By Bonney Djuric
Director, Parramatta Female Factory Precinct (PFFP)
Artist and Co-Founder of PFFP Memory Project and DECRA ARC Fellow at NIEA/UNSW
A state-controlled child-welfare institute that operated from 1887 to 1974 in New South Wales, Australia, the Parramatta Girls Home is a complex site to behold. While the outside appears stately and bucolic, the inside clearly speaks to its darker side. There you find empty dormitories and small isolation cells where upwards of 30,000 girls were kept over the years, many of them enduring physical and sexual abuse along the way.
“All my life I have struggled with feeling worthless, with mental health problems and bad health,” Jeannie “Gypsie” Hayes, a former resident, explains. “I have been abused and abused myself, all of which I believe is due to the lack of care experienced as a young person in the care of the state.”
The Parragirls, a collective composed of the last survivors of the Parramatta Girls Home, documents the inhumane treatment that Hayes and others experienced as child residents of “the Home.” Not only are the Parragirls fighting to preserve the site itself so that visitors may learn about the injustices committed against women and children there, they create innovative programs through their Memory Project that put survivors’ narratives front and center.
As part of this objective comes, “Living Traces,” a new program which uses different types of texts associated with the Home to give residents a platform to discuss their experiences. In a recent workshop held at the site, survivors were encouraged to look at graffiti and other language-based items, such as state welfare records that were kept about the girls, files that until recently were largely inaccessible to survivors. Part of the workshop allowed participants to read what was written about them to contest and correct these often fallacious official records.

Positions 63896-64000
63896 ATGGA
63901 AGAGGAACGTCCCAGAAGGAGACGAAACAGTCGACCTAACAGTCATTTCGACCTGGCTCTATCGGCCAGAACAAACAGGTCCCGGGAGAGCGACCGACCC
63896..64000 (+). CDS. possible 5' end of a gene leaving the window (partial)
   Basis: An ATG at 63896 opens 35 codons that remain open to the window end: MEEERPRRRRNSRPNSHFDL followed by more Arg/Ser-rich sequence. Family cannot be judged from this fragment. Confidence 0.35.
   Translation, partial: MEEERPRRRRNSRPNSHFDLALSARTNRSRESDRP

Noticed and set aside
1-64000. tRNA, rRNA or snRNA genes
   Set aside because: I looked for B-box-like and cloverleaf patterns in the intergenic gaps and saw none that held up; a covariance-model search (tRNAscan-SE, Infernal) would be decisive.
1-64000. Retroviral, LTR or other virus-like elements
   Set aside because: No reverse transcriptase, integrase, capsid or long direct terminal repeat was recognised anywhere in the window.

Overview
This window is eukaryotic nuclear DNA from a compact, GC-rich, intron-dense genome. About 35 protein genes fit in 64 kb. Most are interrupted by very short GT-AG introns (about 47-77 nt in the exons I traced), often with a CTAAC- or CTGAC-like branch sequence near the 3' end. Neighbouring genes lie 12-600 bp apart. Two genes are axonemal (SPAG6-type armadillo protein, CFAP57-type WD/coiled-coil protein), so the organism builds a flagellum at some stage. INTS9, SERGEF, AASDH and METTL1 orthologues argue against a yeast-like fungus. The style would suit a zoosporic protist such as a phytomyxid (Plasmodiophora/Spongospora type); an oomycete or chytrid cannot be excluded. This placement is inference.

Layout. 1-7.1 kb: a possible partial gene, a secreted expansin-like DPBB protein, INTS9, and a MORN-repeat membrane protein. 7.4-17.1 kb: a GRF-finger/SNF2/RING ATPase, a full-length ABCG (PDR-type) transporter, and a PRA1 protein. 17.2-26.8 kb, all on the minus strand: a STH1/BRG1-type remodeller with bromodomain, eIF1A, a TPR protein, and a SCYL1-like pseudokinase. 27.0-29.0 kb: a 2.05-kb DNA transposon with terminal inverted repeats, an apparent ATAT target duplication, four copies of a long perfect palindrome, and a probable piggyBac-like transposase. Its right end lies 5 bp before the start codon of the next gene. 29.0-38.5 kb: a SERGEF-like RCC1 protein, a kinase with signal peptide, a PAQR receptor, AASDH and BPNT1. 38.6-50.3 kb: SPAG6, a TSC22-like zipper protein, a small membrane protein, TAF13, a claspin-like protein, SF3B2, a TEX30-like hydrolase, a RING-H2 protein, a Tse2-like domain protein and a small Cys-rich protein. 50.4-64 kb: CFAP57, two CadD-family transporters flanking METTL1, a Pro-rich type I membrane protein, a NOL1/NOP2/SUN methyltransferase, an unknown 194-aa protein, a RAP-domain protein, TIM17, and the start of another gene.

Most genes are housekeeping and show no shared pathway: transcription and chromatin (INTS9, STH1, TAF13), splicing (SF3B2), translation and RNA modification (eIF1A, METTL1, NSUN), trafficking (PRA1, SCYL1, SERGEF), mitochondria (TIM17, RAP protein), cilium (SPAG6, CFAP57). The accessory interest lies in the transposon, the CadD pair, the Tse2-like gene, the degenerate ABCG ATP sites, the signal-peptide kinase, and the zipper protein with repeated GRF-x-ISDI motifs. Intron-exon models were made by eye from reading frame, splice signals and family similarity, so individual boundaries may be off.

“At the stroke of a pen, my life changed forever,” wrote participant Jenny McNally. “As children what happened affected our lives in profound ways. Back then we never got the chance to read what was recorded, to correct or dispute it, or to add our own voice. We never knew what was said but we knew those words existed and they have haunted us all our lives. The only way we could express ourselves was to scratch words into the walls or onto our bodies. Now a lifetime later, we revisit those marks, we read what was written about us and we are responding in our own ways to set the record right.”
Participants could choose to have their testimonies recorded in video interviews, which will be available as a public archive at the site if it is turned into a museum and interpretation site as hoped. “For the first time,” Hayes notes of the workshop, “I feel that all of what I went through wasn’t just for nothing.”
For more information visit: pffpmemoryproject.org
Images courtesy of Bonney Djuric and Lily Hibberd